No Europeans are known to have set foot in the crater until 1892, when it was visited by Dr. Oscar Baumann. Two German brothers farmed in the crater until the outbreak of World War I, after leasing the land from the administration of German East Africa. Dr. Baumann shot three rhinos while camped in the crater, and the German brothers regularly organized shooting parties to entertain their German friends. They also attempted to drive the wildebeest herds out of the crater.[4][5]

    The Ngorongoro area originally was part of the Serengeti National Park when it was created by the British in 1951. Maasai continued to live in the newly created park until 1959, when repeated conflicts with park authorities over land use led the British to evict them to the newly declared Ngorongoro Conservation Area.[6]

    The Ngorongoro Conservation Area Authority is the governing body regulating use and access to the NCA. The area became aUNESCO World Heritage Site in 1979.

    Land in the conservation area is multi-use: it is unique it is the only conservation area in Tanzania providing protection status for wildlife whilst allowing human habitation. Land use is controlled to prevent negative effects on the wildlife population. For example, cultivation is prohibited at all but subsistence levels.

    The area is part of the Serengeti ecosystem, and to the north-west, it adjoins the Serengeti National Park and is contiguous with the southern Serengeti plains, these plains also extend to the north into unprotected Loliondo division and are kept open to wildlife through trans-human pastoralism practiced by Maasai. The south and west of the area are volcanic highlands, including the famous Ngorongoro Crater and the lesser known Empakai. The southern and eastern boundaries are approximately defined by the rim of the Great Rift Valley wall, which also prevents animal migration in these directions.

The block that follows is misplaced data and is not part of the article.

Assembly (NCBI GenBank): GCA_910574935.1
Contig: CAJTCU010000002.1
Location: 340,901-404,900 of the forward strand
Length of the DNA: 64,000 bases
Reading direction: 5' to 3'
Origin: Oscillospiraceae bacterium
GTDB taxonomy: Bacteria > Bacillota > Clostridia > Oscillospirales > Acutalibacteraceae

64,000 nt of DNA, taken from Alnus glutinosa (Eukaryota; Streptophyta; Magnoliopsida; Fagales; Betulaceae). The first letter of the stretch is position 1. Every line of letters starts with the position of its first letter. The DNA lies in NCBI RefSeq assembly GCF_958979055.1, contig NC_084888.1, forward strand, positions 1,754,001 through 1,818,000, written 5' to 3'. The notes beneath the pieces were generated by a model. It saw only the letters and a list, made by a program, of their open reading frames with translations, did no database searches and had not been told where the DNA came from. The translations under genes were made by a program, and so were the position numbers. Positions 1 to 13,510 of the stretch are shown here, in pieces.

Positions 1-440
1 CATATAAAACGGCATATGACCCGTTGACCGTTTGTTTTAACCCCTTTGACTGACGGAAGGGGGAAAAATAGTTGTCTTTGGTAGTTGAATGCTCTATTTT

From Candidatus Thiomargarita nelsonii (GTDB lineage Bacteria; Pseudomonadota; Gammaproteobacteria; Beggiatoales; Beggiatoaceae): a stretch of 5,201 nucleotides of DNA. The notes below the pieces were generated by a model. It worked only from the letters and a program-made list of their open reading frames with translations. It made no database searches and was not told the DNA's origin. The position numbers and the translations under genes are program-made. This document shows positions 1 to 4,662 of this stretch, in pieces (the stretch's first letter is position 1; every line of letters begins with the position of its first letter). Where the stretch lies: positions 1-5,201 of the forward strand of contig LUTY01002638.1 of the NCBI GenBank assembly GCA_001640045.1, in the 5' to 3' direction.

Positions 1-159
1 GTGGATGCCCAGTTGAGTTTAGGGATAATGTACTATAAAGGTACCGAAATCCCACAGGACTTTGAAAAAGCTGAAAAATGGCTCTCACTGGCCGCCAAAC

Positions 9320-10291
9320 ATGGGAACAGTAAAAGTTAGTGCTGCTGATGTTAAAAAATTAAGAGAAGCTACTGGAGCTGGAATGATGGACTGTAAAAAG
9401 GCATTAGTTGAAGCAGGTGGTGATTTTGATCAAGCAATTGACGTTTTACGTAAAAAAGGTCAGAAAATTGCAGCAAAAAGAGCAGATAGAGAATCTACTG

The annual ungulate migration passes through the NCA, with wildebeest and zebra moving south into the area in December and moving north in June. This movement changes seasonally with the rains, but the migration will traverse almost the entire plains in search of food. The NCA has a healthy resident population of most species of wildlife, in particular the Ndutu Lake area to the west has strong cheetah and lion populations.

    A population of approximately 25,000 large animals, largely ungulates along with reputedly the highest density of mammalian predators in Africa, lives in the crater. Large animals in the crater include the black rhinoceros, the local population of which declined from about 108 in 1964-66 to between 11-14 in 1995, and the hippopotamus, which is very uncommon in the area. There also are many other ungulates: the wildebeest (7,000 estimated in 1994), the zebra (4,000), the eland, and Grant's and Thompson's gazelles (3,000).

    The crater has the densest known population of lions, numbering 62 in 2001. On the crater rim are leopards, elephants - numbering 42 in 1987 but only 29 in 1992 - mountain reedbuck, and buffalo (4,000 in 1994).

    However, since the 1980s the crater's wildebeest population has fallen by a quarter to about 19,000 and the numbers of eland and Thomson's gazelle also have declined while the buffalo population has increased greatly, probably due to the long prevention of fire which favors high-fibrous grasses over shorter, less fibrous types.

    In summer, enormous numbers of Serengeti migrants pass through the plains of the reserve, including 1.7 million wildebeest, 260,000 zebra, and 470,000 gazelles. Waterbuck occur mainly near Lerai Forest; servals occur widely in the crater and on the plains to the west. Common in the reserve are lions, hartebeest, spotted hyenas and jackals. Cheetahs, although common in the reserve, are scarce in the crater itself. The African Wild Dog has recently[when?] disappeared from the crater and may have declined elsewhere in the Conservation Area as well, as well as throughout Tanzania according to C. Michael Hogan.[7]